I received the following email from Virginia in, of all places, Virginia:
Mr. McCord, I’m a recent college graduate and have just accepted my first professional position. I will be selling employee benefit packages to small companies. Quite honestly, I’m both excited and scared. Athough my friends and have always told me I’d be great in sales, I’ve never had a sales job (if you don’t count working in a clothing store while in high school).
I want to really make my mark and do it quickly. I think your referral training is great, but a little advanced for me at this point. I’m expected to be out selling pretty quickly but have NO idea what I’m doing. How am I supposed sell something I don’t know?
I’m excited, scared and confused. I don’t expect you to solve my problem but what suggestions do you have?
Virginia is certainly not alone. There are thousands of salespeople on the street everyday who are in her position. Wondering how to hit the streets when they haven’t the slightest idea what they are really selling. They tend to be pretty easy to spot becasue their greenhorn status sticks out like a sore thumb. They demonstrate a serious lack of confidence, stumble through their presentation, have a blank look when asked a question they don’t know the answer to, and rush through their presentation, just hoping to get done and get out.
First, Virginia, keep in mind that most companies do a very good job of product training and a really lousy job of sales training (if they do any sales training at all). I would suggest you rely on your company for your product knowledge and look elsewhere for your serious sales training (which is not to say to not to take advantage of whatever sales training your company offers).
Secondly, if you wait until you believe you are throughly prepared to get out on the street, you’ll fail in your career before you even start. New salespeople want the confidence to hit the street fully prepared. Consquently, they’ll try their best to avoid getting into the fray as long as they possibly can, thinking they’ll be better prepared the longer they study their product without having to get the scars of battle until “fully prepared.” Becoming fully prepared can take months–years–depending on the product. Can you afford to avoid battle for months or even years? Even if you can, your company won’t let you.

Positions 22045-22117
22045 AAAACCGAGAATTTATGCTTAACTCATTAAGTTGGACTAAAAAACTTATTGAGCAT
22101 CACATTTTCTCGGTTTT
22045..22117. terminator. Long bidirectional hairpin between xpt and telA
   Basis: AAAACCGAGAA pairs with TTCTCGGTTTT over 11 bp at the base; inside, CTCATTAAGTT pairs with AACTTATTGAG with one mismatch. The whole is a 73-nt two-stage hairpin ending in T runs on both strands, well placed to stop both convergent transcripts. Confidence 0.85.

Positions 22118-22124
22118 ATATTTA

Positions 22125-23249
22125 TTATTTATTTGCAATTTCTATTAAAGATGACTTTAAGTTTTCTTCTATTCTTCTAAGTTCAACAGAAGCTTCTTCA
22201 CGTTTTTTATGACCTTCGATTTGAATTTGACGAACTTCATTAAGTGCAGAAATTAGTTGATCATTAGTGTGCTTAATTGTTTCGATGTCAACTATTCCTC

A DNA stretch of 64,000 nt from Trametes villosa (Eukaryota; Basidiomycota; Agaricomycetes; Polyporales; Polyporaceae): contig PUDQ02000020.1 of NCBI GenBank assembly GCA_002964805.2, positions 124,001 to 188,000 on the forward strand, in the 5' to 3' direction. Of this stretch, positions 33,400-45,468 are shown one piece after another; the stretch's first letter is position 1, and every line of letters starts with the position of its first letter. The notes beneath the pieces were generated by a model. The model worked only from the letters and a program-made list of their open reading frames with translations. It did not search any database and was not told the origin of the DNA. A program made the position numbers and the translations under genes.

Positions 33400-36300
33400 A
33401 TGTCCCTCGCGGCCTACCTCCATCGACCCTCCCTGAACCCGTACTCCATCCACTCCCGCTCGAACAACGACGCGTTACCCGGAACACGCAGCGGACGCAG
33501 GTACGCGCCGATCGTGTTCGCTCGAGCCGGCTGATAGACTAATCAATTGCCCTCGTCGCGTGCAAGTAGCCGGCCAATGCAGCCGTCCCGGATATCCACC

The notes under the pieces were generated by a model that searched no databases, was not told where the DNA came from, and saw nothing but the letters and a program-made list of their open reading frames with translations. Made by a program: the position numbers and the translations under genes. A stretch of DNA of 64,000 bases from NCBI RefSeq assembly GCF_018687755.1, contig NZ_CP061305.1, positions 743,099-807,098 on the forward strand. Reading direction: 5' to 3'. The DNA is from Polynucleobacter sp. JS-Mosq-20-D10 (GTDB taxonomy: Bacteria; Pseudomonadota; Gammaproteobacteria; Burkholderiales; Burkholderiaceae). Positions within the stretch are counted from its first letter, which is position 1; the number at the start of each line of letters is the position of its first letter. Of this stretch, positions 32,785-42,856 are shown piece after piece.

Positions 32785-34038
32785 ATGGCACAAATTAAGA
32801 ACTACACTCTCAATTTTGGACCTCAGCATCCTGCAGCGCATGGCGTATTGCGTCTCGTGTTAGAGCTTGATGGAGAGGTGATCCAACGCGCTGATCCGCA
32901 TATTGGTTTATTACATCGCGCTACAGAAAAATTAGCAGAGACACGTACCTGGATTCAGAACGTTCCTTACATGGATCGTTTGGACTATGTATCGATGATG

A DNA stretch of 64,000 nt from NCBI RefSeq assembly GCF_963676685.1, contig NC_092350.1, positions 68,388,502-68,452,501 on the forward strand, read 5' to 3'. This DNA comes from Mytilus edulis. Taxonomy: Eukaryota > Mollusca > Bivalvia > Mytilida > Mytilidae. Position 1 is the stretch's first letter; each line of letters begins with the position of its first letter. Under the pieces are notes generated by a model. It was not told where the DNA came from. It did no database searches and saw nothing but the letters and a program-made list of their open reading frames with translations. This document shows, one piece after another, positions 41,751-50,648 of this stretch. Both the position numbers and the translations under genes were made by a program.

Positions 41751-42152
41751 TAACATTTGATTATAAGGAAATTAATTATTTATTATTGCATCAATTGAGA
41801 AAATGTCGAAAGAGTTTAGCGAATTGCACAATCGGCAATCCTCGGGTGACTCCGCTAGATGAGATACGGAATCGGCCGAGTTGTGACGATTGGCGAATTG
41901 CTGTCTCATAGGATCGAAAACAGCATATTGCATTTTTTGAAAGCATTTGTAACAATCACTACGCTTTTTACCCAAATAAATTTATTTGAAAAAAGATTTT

Third. Selling is something of a chicken and egg affair. You need the confidence to get sales, but you need the sales to get confidence. You need knowledge to get confidence, but you need exposure to questions to really know what knowledge you need. You need toughness of mind to work through sales rejection, but you need rejection to get toughness of mind. And so on.
What selling really comes down to is attitude. You must develop a professional image, attitude and persona. And, fortuantely, you don’t have to be experienced to develop these. It is possible to quickly develop the confidence and attitude of a professional salesperson. It is possible to learn how to professionally deal with tough questions you will be faced with as a new salesperson. It is possible to hit the streets quickly and effectively while still learning the basics of your product or service.
I encourage you to register for a free tele-seminar to be given on January 30 just for new and relatively salespeople that will discuss all of the issues and give some solid, concrete help in addressing them. I’d also encourage any sales managers and executives, if you have new or relatively new salespeople in your organization, register them. This seminar will help them set the stage for their first years in sales.